Cahunyo Info-Track, which was founded by James Kahunyo and launched earlier this year using the Safaricom interface, is compiling all lost documents from police stations, chiefs camps and government institutions such as the ministry of immigration into their database and urging people to use their SMS system to track their lost files.
“We collect data such as a person’s name and their ID number put it in our data base and people can SMS their information to 3296 and you will get a response from our company telling you where you can pick up your ID,” he revealed.
The business is currently using a beta model which costs Sh15 per SMS. Kahunyo says that they received over 1,000 text enquiries last week, many from Kisumu and Nyamasaria where people successfully recovered their ID’s.
“When you lose an ID in Kenya, it costs a lot of money and can take up to three months to replace it so the service we are providing will help a lot of people and also save the government millions of shillings used to reprint ID’s, allowing them to focus on more important issues,” he emphasised.
Kahunyo said that he intends to collect lost data from every corner of the country over the next six months while relentlessly promoting his company’s service, before launching a website where people can post lost or missing documents by the end of the year.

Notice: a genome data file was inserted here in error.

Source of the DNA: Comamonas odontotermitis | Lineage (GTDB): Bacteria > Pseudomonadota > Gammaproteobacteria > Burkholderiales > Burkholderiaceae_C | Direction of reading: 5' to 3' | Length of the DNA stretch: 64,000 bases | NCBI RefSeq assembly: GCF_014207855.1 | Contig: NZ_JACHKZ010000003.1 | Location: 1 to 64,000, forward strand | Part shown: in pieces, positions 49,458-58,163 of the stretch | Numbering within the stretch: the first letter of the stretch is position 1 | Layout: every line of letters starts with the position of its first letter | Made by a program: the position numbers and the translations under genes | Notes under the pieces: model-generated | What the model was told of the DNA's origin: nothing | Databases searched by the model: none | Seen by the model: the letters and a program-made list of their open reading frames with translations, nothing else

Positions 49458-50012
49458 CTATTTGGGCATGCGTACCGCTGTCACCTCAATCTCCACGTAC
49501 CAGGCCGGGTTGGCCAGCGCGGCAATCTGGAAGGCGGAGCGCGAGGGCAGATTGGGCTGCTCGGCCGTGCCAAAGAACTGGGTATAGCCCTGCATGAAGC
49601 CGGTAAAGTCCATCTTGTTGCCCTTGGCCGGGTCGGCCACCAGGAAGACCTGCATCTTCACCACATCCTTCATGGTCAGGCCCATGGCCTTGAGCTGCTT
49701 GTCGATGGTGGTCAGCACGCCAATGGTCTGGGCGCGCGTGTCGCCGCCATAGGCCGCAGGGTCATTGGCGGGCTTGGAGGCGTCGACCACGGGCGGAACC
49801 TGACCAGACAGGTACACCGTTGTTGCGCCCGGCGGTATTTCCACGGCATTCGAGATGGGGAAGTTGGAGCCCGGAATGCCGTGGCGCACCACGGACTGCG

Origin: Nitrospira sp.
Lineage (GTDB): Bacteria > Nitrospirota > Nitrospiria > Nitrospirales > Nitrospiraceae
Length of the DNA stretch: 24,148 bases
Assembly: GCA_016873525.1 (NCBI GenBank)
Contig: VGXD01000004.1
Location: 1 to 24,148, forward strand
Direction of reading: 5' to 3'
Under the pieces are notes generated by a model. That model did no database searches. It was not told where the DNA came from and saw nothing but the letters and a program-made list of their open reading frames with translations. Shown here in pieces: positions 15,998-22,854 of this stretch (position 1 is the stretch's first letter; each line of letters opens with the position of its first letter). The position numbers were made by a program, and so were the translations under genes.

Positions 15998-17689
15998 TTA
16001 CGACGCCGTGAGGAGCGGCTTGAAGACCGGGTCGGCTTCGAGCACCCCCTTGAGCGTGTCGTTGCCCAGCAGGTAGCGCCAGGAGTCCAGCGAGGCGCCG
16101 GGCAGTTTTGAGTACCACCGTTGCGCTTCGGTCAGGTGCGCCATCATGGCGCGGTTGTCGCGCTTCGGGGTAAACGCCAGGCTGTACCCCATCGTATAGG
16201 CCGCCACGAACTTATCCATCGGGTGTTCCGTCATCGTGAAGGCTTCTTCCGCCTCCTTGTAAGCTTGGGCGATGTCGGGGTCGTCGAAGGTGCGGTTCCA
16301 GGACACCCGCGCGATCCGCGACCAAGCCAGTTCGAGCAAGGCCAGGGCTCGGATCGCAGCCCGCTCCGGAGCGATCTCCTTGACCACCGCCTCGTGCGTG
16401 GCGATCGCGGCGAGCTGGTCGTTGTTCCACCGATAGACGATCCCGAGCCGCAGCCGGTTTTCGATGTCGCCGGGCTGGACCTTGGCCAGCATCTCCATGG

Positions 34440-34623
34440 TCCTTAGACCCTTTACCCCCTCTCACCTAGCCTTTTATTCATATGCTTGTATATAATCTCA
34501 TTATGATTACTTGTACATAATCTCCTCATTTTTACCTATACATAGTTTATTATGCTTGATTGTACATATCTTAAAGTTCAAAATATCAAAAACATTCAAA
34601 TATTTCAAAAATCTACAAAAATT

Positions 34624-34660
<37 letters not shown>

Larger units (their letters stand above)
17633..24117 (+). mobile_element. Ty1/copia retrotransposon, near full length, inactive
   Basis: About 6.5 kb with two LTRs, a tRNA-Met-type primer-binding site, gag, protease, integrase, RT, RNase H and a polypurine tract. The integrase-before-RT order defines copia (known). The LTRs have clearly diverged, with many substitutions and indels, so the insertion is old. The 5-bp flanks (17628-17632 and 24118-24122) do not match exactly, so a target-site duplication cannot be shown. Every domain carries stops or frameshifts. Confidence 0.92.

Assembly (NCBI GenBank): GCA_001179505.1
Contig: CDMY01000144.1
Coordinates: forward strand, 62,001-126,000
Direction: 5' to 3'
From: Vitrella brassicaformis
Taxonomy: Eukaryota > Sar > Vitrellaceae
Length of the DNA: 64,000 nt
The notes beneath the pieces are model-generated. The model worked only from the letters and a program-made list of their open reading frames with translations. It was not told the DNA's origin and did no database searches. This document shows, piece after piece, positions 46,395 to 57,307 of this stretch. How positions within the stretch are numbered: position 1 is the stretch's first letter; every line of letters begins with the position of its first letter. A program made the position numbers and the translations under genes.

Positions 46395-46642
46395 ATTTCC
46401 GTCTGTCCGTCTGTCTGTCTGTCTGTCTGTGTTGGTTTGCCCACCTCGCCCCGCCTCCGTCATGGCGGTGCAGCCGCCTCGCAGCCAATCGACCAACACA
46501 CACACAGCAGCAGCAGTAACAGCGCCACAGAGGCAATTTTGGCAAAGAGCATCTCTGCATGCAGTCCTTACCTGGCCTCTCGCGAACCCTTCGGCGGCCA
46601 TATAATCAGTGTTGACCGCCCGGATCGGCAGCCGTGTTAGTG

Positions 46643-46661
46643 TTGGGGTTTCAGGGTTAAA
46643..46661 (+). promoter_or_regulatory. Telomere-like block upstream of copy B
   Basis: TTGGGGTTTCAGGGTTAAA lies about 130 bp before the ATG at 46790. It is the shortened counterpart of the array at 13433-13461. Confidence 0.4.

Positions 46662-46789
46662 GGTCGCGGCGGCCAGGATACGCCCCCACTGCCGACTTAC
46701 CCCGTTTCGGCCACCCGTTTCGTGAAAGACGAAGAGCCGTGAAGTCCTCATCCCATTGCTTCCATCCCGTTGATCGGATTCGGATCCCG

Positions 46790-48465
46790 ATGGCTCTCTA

“I would like to get as much data as possible because I don’t want to con people who use our service by telling them to text us when we have no information in our database,” he said.
He added that his long term goal is to introduce an interactive free mobile application that works seamlessly with the website, where people can send Cahunyo Info-Track the basic information from any lost documents that they come across.
“Our database will be the most comprehensive lost-and-found establishment in Kenya,” he promised.
The company is in partnership with Safaricom and Kenyaweb, and Kahunyo confirmed that the majority of their profits will be generated by selling advertising directly on their SMS text messages.
He admitted that collecting recovered documents from police stations, chiefs camps and other government institutions has been a challenge because some people have questioned his company’s motive.
“People have accused me of trying to collect the information in order to recruit others to certain political parties or to take away potential customers from their business,” he said.
“I have no motive other than to help Kenyans reduce stress by saving them time and money with this document recovery system,” he confirmed.